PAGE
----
ISSN (Print) - 0012-9976 | ISSN (Online) - 2349-8846


Two Mothers - A Thank You & a Sorry

Anshul Mantri was a 19 year old budding student who had just started studying chartered accountancy. His parents looked forward to a bright future for their young boy. On the 29th of December he fell from a local train in Mumbai & suffered severe injuries to his brain. On the 31st of December 2013 when the world was in its usual festive mood to welcome the New Year, Anshul was declared brain dead at Mumbai’s King Edward Memorial Hospital. His parents were approached with a request to donate his organs. Even in that moment of intense loss & grief they agreed.

Our Modi


More than Tradition - Jazz in Cape Town

This weekend  the Cape Town International Jazz festival takes place. It has given me pause to think once more about the place of this genre in this country’s cultural-political life. That’s because jazz here is not just jazz. It’s a whole lot more. For one, it is a dance style that continues to be the predominant feature of successive generations of Cape Flats families.  Almost similar to what is called salsa in the Latino communities,  jazzing on the Cape Flats is now somewhat of a tradition.

Communalism - on its Way Out of Indian Politics?

The last months have seen some excellent analyses of the BJP’s poll prospects; the reasons for Narendra Modi’s rise to power in the last decade within his party; and what seem to be their critical stakes in the coming elections.

Judge Not...

Earlier this week I was startled to come across the following report in Open Magazine (

State of Indian Digital Libraries

How does one pick up a habit of reading books? Or rather, the habit of reading good books. I guess you need to read a lot of books. And that requires easy access to books. I grew up in a small Indian town. That is a nice way of saying, "I grew up in Jammu. The city of stones, monkeys and temples". My interest in books developed because my grandfather would borrow a maximum of three books every odd month from the local public library and I would get to read them for free but often after a mock fight with him over the right to read them first.

Freedom of expression: K. A. Abbas and his Sardarji

There is a chapter Perils of Progressive Literature in Khwaja Ahmad Abbas’s autobiography (I am not an Island: An Experiment in Autobiography, Imprint 2010), which offers us a detailed account of the controversy around his short story Sardarji (1948). Written in a polemical yet informative tone, this description could also be used to understand the sequence of events that makes this controversy politically as well as intellectually relevant even today.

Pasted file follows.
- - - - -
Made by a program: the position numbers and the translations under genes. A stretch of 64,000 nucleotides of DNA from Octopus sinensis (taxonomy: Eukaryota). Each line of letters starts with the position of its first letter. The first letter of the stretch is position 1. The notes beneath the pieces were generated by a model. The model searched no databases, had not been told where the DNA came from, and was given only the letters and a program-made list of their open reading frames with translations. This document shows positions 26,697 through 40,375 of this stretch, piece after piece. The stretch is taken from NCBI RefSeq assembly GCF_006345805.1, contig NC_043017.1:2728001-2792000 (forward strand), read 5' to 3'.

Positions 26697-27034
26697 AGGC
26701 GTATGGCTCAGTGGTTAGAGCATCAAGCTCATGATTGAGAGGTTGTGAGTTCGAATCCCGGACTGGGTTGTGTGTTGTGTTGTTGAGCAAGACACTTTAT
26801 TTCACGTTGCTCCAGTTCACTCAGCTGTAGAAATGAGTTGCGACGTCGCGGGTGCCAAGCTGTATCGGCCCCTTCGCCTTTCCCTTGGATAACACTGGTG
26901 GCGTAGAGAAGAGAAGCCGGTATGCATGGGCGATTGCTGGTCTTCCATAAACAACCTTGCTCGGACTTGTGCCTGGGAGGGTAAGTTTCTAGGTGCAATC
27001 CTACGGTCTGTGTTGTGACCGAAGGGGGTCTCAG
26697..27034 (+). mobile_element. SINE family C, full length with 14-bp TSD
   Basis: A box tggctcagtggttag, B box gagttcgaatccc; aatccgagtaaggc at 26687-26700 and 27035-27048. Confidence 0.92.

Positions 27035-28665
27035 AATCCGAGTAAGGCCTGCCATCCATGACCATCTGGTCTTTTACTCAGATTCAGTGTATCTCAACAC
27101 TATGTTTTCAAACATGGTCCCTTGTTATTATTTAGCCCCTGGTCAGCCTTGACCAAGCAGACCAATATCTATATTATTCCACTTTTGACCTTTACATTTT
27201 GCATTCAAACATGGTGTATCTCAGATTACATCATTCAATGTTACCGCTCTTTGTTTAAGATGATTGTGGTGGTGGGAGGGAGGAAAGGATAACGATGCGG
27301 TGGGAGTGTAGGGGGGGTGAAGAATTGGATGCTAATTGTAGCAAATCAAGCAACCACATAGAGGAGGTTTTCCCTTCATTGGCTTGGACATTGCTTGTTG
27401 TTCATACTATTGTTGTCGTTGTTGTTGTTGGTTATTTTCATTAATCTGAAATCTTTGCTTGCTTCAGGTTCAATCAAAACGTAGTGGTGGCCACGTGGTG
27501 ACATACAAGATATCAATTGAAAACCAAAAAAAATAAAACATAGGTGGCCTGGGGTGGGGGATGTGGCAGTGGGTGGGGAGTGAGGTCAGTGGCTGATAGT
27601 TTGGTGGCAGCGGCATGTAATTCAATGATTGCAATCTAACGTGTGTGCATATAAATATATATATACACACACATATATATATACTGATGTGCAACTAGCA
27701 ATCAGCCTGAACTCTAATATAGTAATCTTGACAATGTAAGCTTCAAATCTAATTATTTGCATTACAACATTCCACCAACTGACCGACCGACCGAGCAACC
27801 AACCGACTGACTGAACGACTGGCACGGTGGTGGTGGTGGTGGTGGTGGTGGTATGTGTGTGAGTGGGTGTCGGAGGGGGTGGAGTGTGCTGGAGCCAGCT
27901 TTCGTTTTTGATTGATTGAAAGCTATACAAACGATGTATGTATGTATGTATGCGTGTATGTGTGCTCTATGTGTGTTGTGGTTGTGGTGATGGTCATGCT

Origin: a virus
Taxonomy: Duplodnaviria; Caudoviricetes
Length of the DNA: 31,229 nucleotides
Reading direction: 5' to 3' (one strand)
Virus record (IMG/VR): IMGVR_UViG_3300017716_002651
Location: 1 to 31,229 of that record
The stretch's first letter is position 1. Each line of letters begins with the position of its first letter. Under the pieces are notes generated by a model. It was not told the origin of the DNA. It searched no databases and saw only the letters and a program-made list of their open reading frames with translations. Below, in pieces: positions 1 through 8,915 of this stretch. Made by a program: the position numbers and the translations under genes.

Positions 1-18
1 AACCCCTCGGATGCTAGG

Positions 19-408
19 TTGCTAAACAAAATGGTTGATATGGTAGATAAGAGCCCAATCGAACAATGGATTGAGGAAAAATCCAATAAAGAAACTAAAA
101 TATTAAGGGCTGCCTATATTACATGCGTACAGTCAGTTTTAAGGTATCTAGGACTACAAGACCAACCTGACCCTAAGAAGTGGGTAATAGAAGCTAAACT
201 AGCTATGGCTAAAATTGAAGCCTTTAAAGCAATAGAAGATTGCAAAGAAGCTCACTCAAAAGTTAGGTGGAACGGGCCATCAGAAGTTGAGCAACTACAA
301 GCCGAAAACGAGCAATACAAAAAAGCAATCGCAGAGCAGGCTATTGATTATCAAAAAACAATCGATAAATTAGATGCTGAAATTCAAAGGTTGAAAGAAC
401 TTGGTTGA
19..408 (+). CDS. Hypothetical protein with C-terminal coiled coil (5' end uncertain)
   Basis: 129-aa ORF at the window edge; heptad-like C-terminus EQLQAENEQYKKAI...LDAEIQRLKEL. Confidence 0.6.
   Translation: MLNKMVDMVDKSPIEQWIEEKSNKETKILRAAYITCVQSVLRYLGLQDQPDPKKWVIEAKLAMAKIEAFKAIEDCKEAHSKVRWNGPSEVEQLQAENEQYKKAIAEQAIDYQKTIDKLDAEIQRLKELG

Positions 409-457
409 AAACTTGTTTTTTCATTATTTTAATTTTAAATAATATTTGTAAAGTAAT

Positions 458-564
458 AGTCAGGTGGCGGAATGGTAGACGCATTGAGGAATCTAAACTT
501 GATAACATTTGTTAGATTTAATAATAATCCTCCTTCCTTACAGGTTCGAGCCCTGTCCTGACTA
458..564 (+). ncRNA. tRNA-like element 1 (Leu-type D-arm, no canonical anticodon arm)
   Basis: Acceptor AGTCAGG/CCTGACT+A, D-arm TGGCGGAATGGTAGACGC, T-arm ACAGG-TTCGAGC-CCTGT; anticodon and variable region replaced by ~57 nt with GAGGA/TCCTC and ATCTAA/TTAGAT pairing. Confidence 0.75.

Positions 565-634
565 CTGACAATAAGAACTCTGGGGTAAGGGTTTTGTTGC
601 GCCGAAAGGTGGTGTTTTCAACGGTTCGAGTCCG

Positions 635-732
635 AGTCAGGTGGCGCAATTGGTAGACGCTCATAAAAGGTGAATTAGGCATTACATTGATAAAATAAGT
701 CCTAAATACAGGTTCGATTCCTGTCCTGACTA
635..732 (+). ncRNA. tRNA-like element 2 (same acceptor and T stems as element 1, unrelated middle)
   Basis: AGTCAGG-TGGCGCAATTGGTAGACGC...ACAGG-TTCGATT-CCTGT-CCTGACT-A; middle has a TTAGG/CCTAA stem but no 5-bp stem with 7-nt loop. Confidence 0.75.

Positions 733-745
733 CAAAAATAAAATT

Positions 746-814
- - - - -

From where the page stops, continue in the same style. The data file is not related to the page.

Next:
Berlin: A Photo Essay

This is a purely impressionistic set of images of Berlin – chronicling my own relationship to a city that I had never visited before last month, but felt I knew intimately – through books, films and its own complex, and rapidly transforming, public history. It is also, in my own way, a tribute to one of its greatest sons – Walter Benjamin – whose own chronicling of his childhood in this city is whimsical, yet evocative. 

The Memory of Rocks

It was under a gentle rain that morning we arrived in Arniston, or Waenhuiskrans, a coastal town about two hours outside Cape Town. I was there accompanying a lawyer friend who was on his way to block an unauthorised extension of a hotel because it contravened heritage laws in this historic and quaint fishing village.

Ergonomics of 'Photography is Prohibited'

National Gallery of Modern Art in New Delhi was celebrating Amrita Sher-Gil's birth centenary by exhibiting her major works. I heard about it on Twitter.

I first read about Amrita Sher-Gil in a school text book. Although primary education in India barely touches arts, somehow Amrita Sher-Gil is mentioned in context of formation of modern India. The half-Sikh girl from Budapest who painted rural Indian women is celebrated. I had seen her paintings browsing the net, most famous of them easily available even though her wiki page only offers two paintings.


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